We're rounding up some of the biggest cyber security stories of the past few weeks. In January, the government introduced new laws to tackle security vulnerabilities in the UK's supply chains, new figures highlighted the extent of cyber attacks in 2021, and it was revealed that more than 40 per cent of UK cyber professionals are considering looking for a new job in the next six months.
New laws aim to boost UK's cyber resilience
A new series of measures unveiled by the government this month will aim to increase the country's cyber resiliency following a series of high-profile breaches such as the SolarWinds hack and attacks on Microsoft Exchange Servers.
The laws, announced by the Department for Digital, Culture, Media and Sport, will aim to increase the security standards of outsourced IT services, which the department said are used by almost every British business. It noted that only 12 per cent of organisations review the cyber security risks coming from their immediate suppliers, while just one in 20 firms (five per cent) address vulnerabilities in their wider supply chain.
Minister of state for media, data and digital infrastructure Julia Lopez, said: "Cyber attacks are often made possible because criminals and hostile states cynically exploit vulnerabilities in businesses’ digital supply chains and outsourced IT services that could be fixed or patched. The plans we are announcing today will help protect essential services and our wider economy from cyber threats."
2021 'worst year on record' for data breaches, report shows
The last 12 months saw the highest number of data breaches on record, with cyber security incidents climbing by 68 per cent year-on-year, a new report from the US has revealed.
According to the Identity Theft Resource Center's (ITRC's) 2021 Data Breach Report, there were 1,862 recorded incidents in 2021, surpassing 2020's total of 1,108 and the previous record of 1,506 set in 2017. Of these, 83 per cent were said to involve 'sensitive information' such as personal details.
While the number of people affected by data breaches dropped by around five per cent last year, ITRC attributed this to a shift in the focus of cybercriminals toward smaller, more focused attacks, rather than large-scale data theft. The number of breaches also increased across all sectors, although the biggest rise was seen in manufacturing and utilities.
Morgan Stanley to pay $60 million over data breach failings
Financial services firm Morgan Stanley has agreed to pay a settlement of $60 million (£44.8 million) in order to end a legal claim brought on behalf of customers who had fallen victim to a data breach in 2020.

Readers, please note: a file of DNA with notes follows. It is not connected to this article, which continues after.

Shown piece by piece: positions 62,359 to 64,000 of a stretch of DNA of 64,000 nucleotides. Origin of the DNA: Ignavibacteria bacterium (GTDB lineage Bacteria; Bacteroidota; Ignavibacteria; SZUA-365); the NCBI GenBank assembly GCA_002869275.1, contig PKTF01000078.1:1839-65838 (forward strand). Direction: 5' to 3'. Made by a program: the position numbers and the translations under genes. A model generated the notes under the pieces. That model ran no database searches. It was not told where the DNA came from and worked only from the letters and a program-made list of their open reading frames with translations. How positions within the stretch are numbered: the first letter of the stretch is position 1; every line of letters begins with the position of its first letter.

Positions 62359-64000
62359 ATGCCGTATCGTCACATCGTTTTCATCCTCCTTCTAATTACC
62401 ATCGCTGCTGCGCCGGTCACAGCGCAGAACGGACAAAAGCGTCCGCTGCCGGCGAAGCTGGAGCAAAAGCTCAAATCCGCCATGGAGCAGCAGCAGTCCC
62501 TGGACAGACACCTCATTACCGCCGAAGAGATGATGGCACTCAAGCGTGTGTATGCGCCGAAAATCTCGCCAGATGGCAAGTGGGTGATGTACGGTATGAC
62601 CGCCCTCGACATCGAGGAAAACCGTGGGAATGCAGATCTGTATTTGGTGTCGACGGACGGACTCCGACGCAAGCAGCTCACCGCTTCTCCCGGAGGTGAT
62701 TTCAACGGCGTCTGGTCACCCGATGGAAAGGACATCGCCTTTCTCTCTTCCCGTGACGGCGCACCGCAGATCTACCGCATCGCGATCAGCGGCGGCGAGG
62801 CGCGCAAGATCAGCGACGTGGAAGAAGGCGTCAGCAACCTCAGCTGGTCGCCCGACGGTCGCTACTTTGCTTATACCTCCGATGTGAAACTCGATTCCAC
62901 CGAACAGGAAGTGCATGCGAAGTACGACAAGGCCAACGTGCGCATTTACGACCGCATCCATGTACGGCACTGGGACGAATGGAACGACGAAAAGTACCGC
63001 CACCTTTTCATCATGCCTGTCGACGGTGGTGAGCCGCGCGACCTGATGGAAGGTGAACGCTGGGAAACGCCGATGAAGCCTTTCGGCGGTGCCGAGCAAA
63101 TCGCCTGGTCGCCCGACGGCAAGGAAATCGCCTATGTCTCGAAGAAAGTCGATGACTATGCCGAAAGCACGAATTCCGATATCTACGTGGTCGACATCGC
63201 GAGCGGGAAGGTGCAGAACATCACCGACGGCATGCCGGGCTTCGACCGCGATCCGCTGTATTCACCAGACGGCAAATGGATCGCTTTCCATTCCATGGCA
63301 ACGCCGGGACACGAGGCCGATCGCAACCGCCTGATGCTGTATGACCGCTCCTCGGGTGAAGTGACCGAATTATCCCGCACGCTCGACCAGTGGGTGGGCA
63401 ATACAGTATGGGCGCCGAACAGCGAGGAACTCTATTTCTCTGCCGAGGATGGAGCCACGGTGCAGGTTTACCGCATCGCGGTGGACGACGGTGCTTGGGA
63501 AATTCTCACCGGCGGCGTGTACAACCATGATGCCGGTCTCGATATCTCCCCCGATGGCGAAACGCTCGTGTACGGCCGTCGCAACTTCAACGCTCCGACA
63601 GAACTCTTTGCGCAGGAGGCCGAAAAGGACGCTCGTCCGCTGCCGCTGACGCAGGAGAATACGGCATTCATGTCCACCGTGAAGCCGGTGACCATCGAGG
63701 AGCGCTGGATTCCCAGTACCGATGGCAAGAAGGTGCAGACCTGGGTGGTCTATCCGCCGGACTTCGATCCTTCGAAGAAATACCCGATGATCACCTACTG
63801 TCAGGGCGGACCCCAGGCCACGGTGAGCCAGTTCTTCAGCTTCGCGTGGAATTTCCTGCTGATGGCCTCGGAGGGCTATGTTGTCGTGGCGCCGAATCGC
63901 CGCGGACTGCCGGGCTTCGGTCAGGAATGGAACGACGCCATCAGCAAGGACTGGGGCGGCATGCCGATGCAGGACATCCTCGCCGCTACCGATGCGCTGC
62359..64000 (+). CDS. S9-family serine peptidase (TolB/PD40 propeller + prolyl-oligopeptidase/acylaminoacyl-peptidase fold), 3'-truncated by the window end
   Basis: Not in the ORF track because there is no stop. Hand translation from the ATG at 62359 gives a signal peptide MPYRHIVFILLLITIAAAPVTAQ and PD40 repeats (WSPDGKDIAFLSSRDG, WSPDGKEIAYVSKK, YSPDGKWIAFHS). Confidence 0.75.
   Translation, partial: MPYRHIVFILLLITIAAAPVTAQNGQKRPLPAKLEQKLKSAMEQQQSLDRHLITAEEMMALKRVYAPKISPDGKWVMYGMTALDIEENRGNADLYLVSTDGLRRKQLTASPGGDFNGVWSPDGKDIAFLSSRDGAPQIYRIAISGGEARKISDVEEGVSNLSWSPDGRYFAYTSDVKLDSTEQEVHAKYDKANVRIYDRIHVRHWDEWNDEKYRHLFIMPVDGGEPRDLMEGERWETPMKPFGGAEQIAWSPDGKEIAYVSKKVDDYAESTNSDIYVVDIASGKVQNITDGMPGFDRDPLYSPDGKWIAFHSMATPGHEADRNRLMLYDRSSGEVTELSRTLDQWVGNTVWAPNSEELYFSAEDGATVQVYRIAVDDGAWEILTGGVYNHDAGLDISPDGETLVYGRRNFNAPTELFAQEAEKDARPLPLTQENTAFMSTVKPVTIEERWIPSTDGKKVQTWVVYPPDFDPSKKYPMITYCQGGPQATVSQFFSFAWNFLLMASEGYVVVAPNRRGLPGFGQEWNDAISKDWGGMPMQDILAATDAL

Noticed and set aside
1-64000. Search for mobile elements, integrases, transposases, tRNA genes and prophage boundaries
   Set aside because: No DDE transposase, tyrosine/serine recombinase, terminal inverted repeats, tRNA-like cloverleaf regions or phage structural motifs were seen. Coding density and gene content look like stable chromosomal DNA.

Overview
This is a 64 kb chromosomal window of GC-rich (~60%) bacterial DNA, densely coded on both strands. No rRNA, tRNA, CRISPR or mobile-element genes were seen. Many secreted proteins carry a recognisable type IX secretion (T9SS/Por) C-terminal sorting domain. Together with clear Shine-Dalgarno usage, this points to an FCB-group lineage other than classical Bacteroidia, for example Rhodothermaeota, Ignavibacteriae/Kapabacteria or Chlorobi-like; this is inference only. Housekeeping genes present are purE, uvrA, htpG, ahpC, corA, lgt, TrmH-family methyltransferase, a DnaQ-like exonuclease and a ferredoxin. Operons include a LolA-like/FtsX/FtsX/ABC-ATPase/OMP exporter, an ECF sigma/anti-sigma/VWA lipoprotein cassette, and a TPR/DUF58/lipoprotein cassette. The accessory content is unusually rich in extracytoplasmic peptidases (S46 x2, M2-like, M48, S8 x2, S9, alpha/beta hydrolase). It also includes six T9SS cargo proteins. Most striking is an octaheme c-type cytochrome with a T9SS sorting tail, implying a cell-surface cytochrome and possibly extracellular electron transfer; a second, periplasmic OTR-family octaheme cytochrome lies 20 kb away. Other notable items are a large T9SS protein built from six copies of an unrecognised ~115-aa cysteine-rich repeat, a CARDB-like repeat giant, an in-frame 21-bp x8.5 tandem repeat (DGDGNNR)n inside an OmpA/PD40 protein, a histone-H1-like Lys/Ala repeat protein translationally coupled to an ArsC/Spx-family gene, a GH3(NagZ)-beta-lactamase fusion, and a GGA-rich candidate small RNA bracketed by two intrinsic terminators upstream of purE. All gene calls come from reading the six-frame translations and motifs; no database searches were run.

The class-action lawsuit represented around 15 million of the bank's users, alleging Morgan Stanley had not adequately safeguarded personally identifiable information by failing to fully wipe information from decommissioned data centre hardware.
The agreement illustrates the high costs that companies can incur to compensate customers and follows a separate $60 million fine imposed by the US Office of Comptroller of Currency for the data protection failure. Victims of the incident will be entitled to at least 24 months of fraud insurance services, while each class member can claim up to $10,000 for out-of-pocket expenses.
Ransomware vulnerabilities up by 29% in 2021, report finds
The number of vulnerabilities exploited by ransomware groups in order to infiltrate their targets has increased by nearly a third over the last 12 months, according to a new report from security vendors Ivanti and Cyware.
It found there was a 29 per cent rise in bugs in 2021, with 65 new issues uncovered, taking the total of known common vulnerabilities and exposures (CVEs) to 288. Of these, over half (56 per cent) are still being actively exploited by criminals.
Srinivas Mukkamala, senior vice-president of products at Ivanti, said: "Organisations need to be extra vigilant and patch weaponised vulnerabilities without delays. This requires leveraging a combination of risk-based vulnerability prioritisation and automated patch intelligence to identify and prioritise vulnerability weaknesses and then accelerate remediation."
2 in 5 UK security managers 'considering moving jobs in 2022'
More than two out of five security managers in the UK (41 per cent) are considering quitting their jobs in the next six months, according to a new survey from security firm ThreatConnect.
Senior managers quizzed by the study reported an average turnover rate of 20 per cent within their organisation. What's more, 74 per cent of respondents reported this rate as rising in the past year, while nearly one in three (31 per cent) said they experienced difficulties recruiting people with the skills and talent required for cybersecurity.
The most common reason given for cyber security staff to move on was a lack of opportunities for home working, which was cited by 31 per cent of respondents. This was followed by high stress levels (26 per cent) and the promise of a better salary elsewhere (25 per cent).